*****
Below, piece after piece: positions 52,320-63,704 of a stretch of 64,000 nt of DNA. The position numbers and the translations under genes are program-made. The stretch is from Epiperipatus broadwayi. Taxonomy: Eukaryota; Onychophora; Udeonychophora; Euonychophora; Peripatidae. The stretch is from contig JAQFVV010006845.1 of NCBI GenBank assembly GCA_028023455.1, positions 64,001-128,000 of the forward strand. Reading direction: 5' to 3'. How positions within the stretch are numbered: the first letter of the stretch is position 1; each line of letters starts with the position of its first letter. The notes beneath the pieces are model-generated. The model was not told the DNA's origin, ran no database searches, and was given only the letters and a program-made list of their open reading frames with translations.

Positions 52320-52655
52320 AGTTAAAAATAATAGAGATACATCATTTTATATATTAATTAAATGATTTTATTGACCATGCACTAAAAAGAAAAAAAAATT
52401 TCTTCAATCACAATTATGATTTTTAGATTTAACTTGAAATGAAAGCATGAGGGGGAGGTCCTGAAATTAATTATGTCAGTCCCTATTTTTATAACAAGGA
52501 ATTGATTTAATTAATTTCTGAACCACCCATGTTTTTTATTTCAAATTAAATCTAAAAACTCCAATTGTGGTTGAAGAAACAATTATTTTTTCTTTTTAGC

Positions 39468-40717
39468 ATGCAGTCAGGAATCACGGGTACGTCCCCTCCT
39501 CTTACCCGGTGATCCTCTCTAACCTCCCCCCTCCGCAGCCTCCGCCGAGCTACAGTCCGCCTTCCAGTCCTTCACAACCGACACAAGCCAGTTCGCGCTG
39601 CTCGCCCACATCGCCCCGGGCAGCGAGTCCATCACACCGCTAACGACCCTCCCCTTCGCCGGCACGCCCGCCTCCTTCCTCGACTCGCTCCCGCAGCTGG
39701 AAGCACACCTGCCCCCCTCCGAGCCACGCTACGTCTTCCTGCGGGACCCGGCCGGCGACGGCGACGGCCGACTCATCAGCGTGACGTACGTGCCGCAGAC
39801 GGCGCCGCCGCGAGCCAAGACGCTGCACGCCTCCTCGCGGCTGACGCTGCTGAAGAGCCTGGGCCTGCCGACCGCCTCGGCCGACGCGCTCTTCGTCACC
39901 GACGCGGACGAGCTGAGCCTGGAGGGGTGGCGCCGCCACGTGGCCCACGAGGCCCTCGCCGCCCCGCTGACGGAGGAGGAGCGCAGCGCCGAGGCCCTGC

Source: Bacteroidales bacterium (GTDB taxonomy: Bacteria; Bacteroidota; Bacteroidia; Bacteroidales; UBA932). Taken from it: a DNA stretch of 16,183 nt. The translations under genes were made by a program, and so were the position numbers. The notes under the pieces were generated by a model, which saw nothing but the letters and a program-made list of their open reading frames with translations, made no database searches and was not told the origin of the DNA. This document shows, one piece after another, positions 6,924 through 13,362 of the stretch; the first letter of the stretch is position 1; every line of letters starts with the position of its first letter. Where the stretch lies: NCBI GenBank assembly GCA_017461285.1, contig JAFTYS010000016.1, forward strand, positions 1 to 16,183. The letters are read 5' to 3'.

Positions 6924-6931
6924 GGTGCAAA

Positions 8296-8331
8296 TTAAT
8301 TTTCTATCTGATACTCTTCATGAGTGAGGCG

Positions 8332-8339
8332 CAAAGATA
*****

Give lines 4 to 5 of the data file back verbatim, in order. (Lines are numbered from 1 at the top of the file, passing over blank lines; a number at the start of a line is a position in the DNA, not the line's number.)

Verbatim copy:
52401 TCTTCAATCACAATTATGATTTTTAGATTTAACTTGAAATGAAAGCATGAGGGGGAGGTCCTGAAATTAATTATGTCAGTCCCTATTTTTATAACAAGGA
52501 ATTGATTTAATTAATTTCTGAACCACCCATGTTTTTTATTTCAAATTAAATCTAAAAACTCCAATTGTGGTTGAAGAAACAATTATTTTTTCTTTTTAGC